ribbonsofnight wrote:If this scenario perfectly satisfies the conditions of the prisoners dilemma something is wrong with the relationship.
No kidding: the PD requires that the two parties know nothing about each other except that they are "human". The Iterated PD, which is not the PD, allows knowledge of past behaviour.
The analysis of the PD turns on what is meant by "human". The traditional analysis in terms of strict economic rationality turns on a contradiction: it pretends to ask "What would a strictly 'rational' being do in this situation" and then behaves as if BOTH players are not strictly rational beings. As if one player was completely different in every respect from the other. This is weird, because it is then no longer an human game. The other player could be a random number generator for all you care.
This is important because if all you know is that the other player is economically rational (ie that "human" == "homo economicus") you know that they will behave identically to you. The off-diagonal elements of the pay-off matrix simple vanish in a cloud of contradiction, and the while "dilemma" becomes a trivial choice.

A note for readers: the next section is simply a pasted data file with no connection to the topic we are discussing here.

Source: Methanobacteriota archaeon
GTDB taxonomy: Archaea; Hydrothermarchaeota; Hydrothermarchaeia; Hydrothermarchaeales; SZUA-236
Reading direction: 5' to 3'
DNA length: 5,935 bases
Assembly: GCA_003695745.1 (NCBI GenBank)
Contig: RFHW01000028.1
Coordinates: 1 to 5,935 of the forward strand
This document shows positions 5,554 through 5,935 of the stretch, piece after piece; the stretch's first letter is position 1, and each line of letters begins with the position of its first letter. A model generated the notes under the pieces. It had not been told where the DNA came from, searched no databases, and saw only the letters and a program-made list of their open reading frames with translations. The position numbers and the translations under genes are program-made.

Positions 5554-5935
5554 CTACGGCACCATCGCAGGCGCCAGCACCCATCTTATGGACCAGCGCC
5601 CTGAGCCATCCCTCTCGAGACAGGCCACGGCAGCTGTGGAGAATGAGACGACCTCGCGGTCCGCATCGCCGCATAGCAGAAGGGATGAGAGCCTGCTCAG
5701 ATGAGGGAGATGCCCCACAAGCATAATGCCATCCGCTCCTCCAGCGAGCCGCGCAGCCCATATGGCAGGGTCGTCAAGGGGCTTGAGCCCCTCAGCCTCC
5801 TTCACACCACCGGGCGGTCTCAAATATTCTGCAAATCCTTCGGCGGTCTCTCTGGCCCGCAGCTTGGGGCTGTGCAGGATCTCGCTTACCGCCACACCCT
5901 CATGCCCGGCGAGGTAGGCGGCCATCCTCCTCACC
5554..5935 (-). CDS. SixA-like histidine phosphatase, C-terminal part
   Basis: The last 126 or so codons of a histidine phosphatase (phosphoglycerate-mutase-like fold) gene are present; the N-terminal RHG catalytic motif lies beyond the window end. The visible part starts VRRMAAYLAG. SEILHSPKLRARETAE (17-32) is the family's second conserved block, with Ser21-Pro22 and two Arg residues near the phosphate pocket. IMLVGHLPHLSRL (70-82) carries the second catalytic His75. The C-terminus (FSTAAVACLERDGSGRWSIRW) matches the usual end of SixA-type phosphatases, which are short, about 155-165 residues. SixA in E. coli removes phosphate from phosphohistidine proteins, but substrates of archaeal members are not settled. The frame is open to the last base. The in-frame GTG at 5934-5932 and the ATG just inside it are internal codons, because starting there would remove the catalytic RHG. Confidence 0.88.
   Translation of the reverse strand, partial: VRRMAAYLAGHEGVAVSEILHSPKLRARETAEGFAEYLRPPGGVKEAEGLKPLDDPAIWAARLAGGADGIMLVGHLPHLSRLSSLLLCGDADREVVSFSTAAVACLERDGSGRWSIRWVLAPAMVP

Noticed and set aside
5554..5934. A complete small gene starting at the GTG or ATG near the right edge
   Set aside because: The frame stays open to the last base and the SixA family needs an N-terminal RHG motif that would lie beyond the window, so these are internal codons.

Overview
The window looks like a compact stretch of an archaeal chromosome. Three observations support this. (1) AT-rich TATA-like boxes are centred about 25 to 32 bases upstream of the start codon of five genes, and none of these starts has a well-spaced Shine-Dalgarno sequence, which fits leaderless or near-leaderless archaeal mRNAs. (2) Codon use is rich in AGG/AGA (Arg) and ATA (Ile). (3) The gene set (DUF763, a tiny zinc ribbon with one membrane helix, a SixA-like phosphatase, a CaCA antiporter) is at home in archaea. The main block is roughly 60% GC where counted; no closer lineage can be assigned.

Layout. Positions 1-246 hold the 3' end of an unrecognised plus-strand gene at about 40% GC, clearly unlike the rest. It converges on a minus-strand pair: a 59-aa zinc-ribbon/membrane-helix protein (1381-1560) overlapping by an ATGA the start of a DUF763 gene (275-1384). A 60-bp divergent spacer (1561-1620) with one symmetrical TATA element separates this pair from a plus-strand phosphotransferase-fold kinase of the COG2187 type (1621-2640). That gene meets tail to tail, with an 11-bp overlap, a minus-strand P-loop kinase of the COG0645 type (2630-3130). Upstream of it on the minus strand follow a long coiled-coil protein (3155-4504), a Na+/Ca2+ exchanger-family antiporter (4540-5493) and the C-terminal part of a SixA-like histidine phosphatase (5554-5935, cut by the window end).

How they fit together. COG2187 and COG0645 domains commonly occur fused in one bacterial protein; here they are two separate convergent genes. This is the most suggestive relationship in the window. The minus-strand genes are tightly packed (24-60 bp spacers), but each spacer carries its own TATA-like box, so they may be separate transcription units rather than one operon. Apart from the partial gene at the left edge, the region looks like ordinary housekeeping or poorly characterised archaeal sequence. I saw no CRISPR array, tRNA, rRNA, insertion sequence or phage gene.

It is only when you treat one player are a rational being and the other player as a magic unicorn or equivalent that there is any dilemma to be found. On this view the PD highlights the randomness and irrationality of human behaviour rather than demonstrating any particular issue for economically rational individuals living in an economically rational population: in such a population everyone would make the same choices faced with the same PD-type situation, because beings of the same kind behave the same way (that is, causality holds.)